Okinawa Governor Denny Tamaki told Kyodo News in an interview at the Okinawa prefectural government office on March 14 that he will make a stronger appeal to the international community on the issue of relocating the U.S. military’s Futenma airfield to the Henoko district of Nago. Tamaki criticized the central government, which is pushing ahead with relocation work, for failing to show a positive attitude for dialogue. “We’ll send out our opinion to the world and seek understanding,” he said.
Tamaki said it would be “impossible” to improve the soft seabed in the area where the landfill work is planned. The central government will change its reclamation plan and ask the prefectural government for approval, but Tamaki expressed a negative view about giving approval.
In February Okinawa Prefecture held a referendum over the issue of relocating Futenma airfield to Henoko. As a result, more than 70% of those who cast their ballots voted against the planed relocation. “The results clearly showed public opposition to the Henoko relocation,” Tamaki said. He also pointed out, “The central government should earnestly consider how the international community will see its continuation of the construction. He added, “[The central government] may come under heavy pressure unless it shares the universal value of democracy.”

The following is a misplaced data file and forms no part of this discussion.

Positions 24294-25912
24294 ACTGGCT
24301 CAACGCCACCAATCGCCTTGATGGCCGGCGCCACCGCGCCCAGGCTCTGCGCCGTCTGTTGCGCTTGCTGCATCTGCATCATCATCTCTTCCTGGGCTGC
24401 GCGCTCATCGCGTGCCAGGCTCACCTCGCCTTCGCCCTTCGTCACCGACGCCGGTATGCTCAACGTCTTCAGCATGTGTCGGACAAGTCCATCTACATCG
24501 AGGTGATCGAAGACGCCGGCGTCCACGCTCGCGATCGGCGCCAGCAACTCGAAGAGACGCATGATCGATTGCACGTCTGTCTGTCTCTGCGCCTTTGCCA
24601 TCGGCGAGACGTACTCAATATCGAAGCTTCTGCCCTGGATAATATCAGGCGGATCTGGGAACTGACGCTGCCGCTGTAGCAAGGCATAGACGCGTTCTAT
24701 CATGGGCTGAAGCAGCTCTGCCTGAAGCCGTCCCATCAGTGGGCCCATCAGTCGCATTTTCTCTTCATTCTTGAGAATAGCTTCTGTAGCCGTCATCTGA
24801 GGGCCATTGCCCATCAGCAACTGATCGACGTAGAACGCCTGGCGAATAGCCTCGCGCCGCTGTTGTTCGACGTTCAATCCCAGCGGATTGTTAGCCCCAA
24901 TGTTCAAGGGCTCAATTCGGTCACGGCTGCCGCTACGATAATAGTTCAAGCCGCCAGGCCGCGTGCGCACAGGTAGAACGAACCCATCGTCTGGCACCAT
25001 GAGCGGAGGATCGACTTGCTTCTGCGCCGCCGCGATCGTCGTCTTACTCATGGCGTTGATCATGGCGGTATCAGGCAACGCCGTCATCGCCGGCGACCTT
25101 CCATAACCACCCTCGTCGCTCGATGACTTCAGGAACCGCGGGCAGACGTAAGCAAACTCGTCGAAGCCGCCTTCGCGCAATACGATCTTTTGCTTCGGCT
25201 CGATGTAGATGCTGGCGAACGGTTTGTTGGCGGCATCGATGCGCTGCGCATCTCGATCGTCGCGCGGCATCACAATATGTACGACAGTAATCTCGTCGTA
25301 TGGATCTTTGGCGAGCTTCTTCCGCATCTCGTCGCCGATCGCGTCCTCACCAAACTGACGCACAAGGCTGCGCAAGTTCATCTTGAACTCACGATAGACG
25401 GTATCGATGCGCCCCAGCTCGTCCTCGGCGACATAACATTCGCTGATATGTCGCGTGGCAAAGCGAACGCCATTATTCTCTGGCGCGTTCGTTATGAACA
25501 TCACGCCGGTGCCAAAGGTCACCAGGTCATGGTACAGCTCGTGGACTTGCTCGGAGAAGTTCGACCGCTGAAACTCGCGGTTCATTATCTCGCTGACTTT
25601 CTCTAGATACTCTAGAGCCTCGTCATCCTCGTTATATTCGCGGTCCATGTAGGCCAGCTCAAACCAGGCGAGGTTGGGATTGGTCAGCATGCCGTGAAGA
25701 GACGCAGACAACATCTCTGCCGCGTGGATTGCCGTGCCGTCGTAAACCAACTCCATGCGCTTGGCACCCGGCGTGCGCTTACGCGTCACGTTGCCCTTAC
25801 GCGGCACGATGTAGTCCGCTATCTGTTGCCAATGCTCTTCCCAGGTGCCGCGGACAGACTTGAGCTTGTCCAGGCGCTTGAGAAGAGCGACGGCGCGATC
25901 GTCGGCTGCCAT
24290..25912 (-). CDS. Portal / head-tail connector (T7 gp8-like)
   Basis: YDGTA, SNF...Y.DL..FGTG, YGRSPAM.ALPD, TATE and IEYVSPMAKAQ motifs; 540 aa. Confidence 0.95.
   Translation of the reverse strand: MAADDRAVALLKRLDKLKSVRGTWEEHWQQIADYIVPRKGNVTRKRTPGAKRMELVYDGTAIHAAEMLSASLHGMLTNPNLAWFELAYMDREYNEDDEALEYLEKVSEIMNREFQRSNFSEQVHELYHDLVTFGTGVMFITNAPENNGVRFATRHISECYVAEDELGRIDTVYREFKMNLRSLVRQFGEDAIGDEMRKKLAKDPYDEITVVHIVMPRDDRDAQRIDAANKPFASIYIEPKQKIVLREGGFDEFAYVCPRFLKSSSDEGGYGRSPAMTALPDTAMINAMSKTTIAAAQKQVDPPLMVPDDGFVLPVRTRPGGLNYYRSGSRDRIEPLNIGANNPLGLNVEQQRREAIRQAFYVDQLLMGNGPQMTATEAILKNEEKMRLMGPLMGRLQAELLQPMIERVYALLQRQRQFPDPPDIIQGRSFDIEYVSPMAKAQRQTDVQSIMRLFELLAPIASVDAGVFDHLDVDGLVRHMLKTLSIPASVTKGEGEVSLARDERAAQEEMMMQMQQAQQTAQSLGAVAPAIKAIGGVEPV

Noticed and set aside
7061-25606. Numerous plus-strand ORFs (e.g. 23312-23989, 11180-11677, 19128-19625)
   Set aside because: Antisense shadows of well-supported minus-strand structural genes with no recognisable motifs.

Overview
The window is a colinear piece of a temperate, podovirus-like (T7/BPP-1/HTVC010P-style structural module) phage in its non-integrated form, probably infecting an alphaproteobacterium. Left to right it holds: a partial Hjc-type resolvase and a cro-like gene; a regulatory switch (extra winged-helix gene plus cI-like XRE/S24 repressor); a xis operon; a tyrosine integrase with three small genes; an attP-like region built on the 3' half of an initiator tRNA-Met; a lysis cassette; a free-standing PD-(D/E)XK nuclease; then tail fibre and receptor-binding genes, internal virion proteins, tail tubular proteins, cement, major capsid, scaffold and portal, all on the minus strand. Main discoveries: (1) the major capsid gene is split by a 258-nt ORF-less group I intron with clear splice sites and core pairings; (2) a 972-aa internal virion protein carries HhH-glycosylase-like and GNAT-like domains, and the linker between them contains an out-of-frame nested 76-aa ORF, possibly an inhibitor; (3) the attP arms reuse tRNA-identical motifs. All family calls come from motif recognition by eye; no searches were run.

The deepest point of the soft seabed is about 90 meters from sea level. However, Defense Minister Iwaya has asserted that it’s possible to improve the soft seabed with construction work to a depth of about 70 meters. Tamaki said, “The government has only conducted construction work to a depth of 70 meters, so I doubt the credibility of his remark.” The governor explained that the budget [for the relocation] will balloon due to the reinforcement work, which the Ministry of Defense estimates to take three years and eight months. He reiterated, “We demand Futenma be relocated outside Okinawa or outside Japan.”
As measures to block the Futenma relocation, Tamaki said the prefectural government would revise its ordinance to conserve Okinawa’s land in order to tighten regulations against collecting soil. He also said the prefectural government would reject the MOD’s request for special permission to collect coral which needs to be transplanted.
Tamaki also said, “We won’t enter into an unnecessary court battle if the reclamation work is suspended and if the Okinawa and central governments are ready to hold discussions.” He also indicated his intention to remain committed to dialogue and call for trilateral talks between Tokyo, Washington, and Okinawa.